Top 10 Lesser-Known 1970s Soul Albums
Including these and others…
A couple of weeks I wrote at great length about the greatest 1970s soul albums, I thought about them for ages, and I stand by those choices. When you talk about the era, you can’t ignore Marvin Gaye, Stevie Wonder, Donny Hathaway, Curtis Mayfield, Gwen McCrae, Isaac Hayes, and whoever else I went for – it was a while back – they were the stand out soul geniuses of the time. But having lurked around a million record shops over the years attempting to find rare treats, I know that there are less talked-about albums that could easily rival all of them, some of which made a small dent, some which made no mark whatsoever.
So if you’re in the market for some gems that passed under the radar, peel back your eyelids, open your ears, and start sniffing in the direction of these ten masterpieces…
Alice Clark, Alice Clark (1972)
One of the real hidden 70s soul finds that only gets whispered about in super-hip circles that I’m obviously privy to (because I’m cool). It’s a rare vocal album from the Mainstream label, who did lots of wicked instrumental stuff, and Alice Clark’s version of Jimmy Webb’s “I Keep it Hid” might be one of the most heart-wrenching love songs ever recorded. I can’t stop playing this record.
Lou Bond, Lou Bond (1974)
In terms of genre, this one is almost impossible to define, like it’s a musical style all to itself. You didn’t get a whole load of black singer/songwriters in the 1970s, but Lou might just rival Richie Havens and Terry Callier as the finest exponent of folk-soul. This was his only ever album, and the 11-minute To The Establishment is one of soul music’s great protest songs.
Smash, Smash (1977)
A fairly rare belter from a band that went on to become a skeleton version of DeBarge – the 80s pop/soul group whose shiny suits glossed over some pretty heavy drug binges going on behind the scenes. This finds Bobby DeBarge in more innocent times, performing one of my favourite smooth soul tracks of the decade, Please Don’t Let Me Go.
Greg Perry, One For The Road (1975)
First released in 1975 on Casablanca Records, then kindly reissued in 2000 by the good people at Soul Brother Records, I first fell in love with this guy when I heard Come On Down on a compilation called The Smoocher (Big Cheese Records) in the 1990s. There are so many great tracks here I can’t even list them – but let’s start with Variety is The Spice of Life and Will She Meet the Train in the Rain?
Shuggie Otis, Inspiration Information (1974)
He’s having another small blast in the limelight, set to tour the UK possibly this month, and was famously courted by The Rolling Stones to become their guitarist. But Shuggie said no, in favour of churning out some truly original rock/soul/psychedelic classics, and this is probably, but not definitely, his best record (hear it all here). Here Comes Shuggie Otis is also a wicked album.
Leo’s Sunshipp, We Need Each Other (1978)
One of the ultimate 1970s finds, in that this made zero impression when it came out, but went on to become a train spotter’s dream. Featuring artists who went on to do backing vocals for Marvin Gaye or tour with Stevie Wonder, the album basically consists of four tracks, on one side with the vocals, on the other without. It’s got a kind of Roy Ayers vibe happening.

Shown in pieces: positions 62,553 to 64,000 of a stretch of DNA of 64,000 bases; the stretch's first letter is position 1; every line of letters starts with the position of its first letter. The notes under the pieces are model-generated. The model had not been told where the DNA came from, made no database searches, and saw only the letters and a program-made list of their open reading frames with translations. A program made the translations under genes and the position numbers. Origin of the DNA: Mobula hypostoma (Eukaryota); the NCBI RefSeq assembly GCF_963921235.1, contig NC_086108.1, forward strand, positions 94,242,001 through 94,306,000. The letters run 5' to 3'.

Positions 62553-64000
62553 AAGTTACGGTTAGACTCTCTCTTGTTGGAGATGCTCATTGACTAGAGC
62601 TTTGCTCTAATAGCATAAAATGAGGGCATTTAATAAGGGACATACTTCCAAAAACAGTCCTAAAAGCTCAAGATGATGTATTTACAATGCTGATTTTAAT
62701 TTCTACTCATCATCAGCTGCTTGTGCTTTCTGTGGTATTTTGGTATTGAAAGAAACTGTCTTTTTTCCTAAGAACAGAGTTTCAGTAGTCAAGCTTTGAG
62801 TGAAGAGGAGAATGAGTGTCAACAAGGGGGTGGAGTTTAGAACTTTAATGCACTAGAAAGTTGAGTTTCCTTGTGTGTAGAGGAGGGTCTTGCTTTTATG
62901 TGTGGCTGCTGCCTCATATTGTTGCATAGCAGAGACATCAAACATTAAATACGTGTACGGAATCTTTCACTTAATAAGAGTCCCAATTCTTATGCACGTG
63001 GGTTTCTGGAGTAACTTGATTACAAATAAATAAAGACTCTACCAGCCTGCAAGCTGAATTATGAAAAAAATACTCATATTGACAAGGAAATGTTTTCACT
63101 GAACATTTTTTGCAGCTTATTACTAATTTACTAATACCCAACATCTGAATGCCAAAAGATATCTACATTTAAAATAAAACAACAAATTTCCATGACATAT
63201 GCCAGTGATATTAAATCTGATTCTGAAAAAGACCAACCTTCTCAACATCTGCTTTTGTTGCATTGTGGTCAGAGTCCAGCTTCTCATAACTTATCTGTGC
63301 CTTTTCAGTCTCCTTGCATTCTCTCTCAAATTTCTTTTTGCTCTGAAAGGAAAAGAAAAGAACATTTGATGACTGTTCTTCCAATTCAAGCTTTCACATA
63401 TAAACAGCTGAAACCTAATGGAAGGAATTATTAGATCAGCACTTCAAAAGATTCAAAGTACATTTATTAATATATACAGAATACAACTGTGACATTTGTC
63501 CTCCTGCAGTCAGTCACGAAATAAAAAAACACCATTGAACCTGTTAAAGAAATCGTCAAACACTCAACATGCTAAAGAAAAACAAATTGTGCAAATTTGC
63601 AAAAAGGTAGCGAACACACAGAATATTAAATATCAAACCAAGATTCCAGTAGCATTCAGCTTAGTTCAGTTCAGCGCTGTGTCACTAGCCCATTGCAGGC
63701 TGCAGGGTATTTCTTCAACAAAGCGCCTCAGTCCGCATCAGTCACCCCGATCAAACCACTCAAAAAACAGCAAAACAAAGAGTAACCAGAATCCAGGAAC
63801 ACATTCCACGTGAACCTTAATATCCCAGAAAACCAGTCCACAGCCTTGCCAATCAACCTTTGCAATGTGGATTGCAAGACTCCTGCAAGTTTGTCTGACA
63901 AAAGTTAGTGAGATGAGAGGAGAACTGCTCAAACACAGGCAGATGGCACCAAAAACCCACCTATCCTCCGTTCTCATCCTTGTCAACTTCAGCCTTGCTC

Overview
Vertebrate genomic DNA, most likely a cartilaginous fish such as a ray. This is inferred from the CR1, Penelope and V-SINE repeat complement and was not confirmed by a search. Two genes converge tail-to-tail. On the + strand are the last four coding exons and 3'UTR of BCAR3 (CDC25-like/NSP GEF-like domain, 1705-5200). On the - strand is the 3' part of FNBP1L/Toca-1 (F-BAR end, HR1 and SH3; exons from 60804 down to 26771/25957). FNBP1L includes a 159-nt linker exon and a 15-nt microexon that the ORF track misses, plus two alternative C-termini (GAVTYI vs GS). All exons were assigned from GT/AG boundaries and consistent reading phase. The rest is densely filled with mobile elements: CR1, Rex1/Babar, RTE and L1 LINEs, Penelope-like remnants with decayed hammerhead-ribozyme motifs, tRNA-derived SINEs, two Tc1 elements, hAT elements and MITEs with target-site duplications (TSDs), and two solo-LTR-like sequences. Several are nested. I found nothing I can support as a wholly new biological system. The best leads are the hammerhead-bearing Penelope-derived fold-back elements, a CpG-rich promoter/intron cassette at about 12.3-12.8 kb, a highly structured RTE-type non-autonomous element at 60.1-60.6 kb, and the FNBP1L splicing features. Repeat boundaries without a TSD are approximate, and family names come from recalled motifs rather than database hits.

Milton Wright, Spaced (1977)
The most leftfield choice on my original all-time top 10 was Milton Wright’s first album Friends and Buddies, which is a bona fide classic. But then, so is this! I have a hunch that this guy might be the Van Gogh of the time and no one knew it. I’m just going to chuck this out there – he might be my favourite unsung soul hero ever. This one is pretty new to me, but it’s done easily enough to make this list, check it out!
Jean Carn, Jean Carn (1976)
You can’t talk about 1970s soul music without eventually talking about Philly Soul, which was such a potent force at the time – upbeat, sophisticated, a bit jazzy, and often with some hardline political ideology attached. Less so on this record, but even so, this might be one of the greatest ever Gamble and Huff albums. Jean Carn, soul goddess. The best-known record here, and rightfully so.
The Notations, Notations (1975)
In the Top 10 1970s Soul Albums piece, I said that Leroy Hutson was criminally overshadowed in the 1970s, and this soul harmony group from Chicago shares a similar vibe to the great man. This was the only album they ever released, and if you ever find yourself at a loss of how to initiate a “definitely getting laid” situation, you’d be wise to dig out Take it Slow and let that do all the work for you.
Bobby Hebb, Love Games (1970)
Hebb will go down in history as the man who wrote Sunny, a song so colossal that it even found him touring with The Beatles at the height of their powers in 1966. But the real soul music chin strokers know that Hebb’s true masterpiece was this album that predated everything that came to typify groundbreaking 1970s soul records. Apparently the whole thing was inspired by a messy divorce.